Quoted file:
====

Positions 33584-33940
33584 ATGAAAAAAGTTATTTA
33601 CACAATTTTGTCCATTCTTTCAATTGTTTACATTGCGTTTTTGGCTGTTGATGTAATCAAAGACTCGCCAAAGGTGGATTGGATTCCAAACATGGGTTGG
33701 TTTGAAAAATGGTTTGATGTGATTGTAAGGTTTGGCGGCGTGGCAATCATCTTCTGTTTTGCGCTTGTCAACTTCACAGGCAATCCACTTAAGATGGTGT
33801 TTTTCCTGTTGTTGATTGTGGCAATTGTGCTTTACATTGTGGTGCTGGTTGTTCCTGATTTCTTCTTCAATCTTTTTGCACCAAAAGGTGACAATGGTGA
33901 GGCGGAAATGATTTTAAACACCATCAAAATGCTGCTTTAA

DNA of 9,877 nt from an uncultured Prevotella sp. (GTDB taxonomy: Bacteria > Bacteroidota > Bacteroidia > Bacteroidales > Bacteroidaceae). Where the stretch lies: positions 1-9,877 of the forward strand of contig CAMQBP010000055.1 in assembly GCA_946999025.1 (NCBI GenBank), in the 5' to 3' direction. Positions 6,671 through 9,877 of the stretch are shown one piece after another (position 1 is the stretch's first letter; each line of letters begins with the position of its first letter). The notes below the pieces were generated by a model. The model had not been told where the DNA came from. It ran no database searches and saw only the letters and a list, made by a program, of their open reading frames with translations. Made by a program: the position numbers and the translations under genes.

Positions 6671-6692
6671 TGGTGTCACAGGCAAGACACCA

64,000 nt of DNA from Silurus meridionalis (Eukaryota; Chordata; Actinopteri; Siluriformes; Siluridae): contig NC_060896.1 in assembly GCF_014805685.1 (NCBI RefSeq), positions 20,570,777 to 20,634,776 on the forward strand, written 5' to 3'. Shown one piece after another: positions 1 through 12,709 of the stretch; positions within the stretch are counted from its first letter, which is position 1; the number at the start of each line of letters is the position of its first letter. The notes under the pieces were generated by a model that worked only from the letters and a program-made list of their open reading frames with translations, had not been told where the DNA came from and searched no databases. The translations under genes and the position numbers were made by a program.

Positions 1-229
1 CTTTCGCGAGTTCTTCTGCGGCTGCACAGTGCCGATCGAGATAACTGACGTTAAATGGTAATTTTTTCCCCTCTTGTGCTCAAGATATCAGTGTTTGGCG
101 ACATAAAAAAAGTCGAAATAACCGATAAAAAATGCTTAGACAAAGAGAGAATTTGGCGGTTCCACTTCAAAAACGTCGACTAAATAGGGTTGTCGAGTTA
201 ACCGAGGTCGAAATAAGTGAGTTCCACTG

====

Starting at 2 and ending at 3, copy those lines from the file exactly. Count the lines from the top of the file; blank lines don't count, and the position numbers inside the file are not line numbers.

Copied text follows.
33584 ATGAAAAAAGTTATTTA
33601 CACAATTTTGTCCATTCTTTCAATTGTTTACATTGCGTTTTTGGCTGTTGATGTAATCAAAGACTCGCCAAAGGTGGATTGGATTCCAAACATGGGTTGG